As I sat on my bed, still recovering from a short trip, and surveyed the things strewn around me, trying to put away stuff from my recent trip, trying to sort out what to bring to the
Things. A vague word we use to refer to what we cannot or are too lazy to give specific labels to. Yet, what a meaningful, burdensome word.
Knick knacks from travels.
A collection of rupiah, ringgit, Singapore Dollars, Thai Baht.
Gifts hardly used: coffee mugs, trinkets, wallets, souvenier items, T-shirts, and more coffee mugs.
Pile them all together and they’d be a
I would like to think that there are worse ratpackers than me, but just looking at my collection of things—many of which are hardly used but never disposed of—I wonder.
Why is it so much easier to accumulate than to throw away things? Why can’t I throw away my old Kathmandu T-shirt which has been mothballed to one side of the closet for the past 6 years? Why can’t I give up a pair of well-worn (during its heydays) sandals that has not seen the light of day for two years? Why can’t I just give up a lot of these stuff.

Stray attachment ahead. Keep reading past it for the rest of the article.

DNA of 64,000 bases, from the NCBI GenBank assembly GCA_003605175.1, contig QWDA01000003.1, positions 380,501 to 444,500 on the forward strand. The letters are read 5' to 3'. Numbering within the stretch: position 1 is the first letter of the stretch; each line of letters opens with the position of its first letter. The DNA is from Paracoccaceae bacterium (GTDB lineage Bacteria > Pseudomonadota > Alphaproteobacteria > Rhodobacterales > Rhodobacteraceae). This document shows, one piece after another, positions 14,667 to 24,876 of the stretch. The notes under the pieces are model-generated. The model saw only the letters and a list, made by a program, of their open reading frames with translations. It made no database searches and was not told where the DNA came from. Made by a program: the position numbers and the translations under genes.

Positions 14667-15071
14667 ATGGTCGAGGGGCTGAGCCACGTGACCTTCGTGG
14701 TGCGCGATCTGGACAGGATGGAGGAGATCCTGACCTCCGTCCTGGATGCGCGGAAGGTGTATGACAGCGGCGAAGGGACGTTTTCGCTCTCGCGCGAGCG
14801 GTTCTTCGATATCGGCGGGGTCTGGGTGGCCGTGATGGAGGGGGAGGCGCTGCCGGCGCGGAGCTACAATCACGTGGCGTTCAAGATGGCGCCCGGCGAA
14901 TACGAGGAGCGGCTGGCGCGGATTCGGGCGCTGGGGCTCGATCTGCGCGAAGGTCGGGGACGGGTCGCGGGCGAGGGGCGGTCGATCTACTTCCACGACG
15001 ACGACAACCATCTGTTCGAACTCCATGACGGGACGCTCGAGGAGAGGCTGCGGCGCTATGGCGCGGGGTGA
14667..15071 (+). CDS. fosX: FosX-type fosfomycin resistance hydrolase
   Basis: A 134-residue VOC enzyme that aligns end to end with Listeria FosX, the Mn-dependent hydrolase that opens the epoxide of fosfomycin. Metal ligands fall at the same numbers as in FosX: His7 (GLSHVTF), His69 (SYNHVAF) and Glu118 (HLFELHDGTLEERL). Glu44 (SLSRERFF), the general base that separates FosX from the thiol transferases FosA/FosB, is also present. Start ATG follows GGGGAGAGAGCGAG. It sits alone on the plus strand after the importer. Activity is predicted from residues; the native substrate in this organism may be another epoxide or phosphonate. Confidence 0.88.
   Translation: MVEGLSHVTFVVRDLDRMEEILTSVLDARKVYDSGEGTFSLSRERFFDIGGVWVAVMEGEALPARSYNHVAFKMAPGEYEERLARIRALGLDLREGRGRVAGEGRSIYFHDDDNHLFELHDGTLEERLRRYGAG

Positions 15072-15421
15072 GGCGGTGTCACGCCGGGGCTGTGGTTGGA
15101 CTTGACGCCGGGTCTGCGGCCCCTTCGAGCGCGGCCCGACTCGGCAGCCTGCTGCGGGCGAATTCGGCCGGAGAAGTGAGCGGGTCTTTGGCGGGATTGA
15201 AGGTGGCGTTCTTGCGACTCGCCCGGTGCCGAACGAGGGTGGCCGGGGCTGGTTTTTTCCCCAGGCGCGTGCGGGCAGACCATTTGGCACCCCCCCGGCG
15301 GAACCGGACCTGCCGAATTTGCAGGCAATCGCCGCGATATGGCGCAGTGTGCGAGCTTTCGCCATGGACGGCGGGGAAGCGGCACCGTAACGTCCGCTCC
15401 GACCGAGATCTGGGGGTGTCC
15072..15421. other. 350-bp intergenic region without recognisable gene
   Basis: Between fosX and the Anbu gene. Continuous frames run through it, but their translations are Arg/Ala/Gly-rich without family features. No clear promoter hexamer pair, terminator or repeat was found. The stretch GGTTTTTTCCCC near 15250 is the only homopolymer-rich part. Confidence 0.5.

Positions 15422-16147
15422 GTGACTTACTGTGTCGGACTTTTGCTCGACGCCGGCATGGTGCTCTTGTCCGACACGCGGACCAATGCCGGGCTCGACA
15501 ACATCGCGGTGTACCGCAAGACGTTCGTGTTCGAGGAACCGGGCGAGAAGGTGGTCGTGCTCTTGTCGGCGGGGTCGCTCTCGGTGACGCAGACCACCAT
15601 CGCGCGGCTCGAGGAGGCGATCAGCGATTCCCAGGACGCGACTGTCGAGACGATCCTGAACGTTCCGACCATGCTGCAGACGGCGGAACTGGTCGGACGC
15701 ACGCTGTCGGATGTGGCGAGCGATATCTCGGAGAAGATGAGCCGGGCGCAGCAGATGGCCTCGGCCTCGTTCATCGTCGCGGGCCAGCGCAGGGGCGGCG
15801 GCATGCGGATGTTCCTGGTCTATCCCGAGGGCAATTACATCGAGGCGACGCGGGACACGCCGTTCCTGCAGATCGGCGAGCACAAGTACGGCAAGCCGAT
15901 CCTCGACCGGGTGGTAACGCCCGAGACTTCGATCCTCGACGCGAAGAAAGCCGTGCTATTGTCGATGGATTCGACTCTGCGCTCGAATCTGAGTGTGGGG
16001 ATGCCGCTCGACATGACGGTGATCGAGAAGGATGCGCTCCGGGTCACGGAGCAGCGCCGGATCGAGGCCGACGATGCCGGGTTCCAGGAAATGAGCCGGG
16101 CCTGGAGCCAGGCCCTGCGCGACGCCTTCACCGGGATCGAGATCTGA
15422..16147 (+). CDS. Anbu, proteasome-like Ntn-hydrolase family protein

There is a saying that goes, “The one who dies with the most toys, wins. Wins what, I wonder? Anyway, what does one do with all these toys if one is six feet under? Somehow, these “toys” or things hardly make me feel like a winner---more like a “drowner.”
Ironically, I just found out that my airline has graciously granted me extra 10kg luggage allowance…to make room for more “things” to bring to the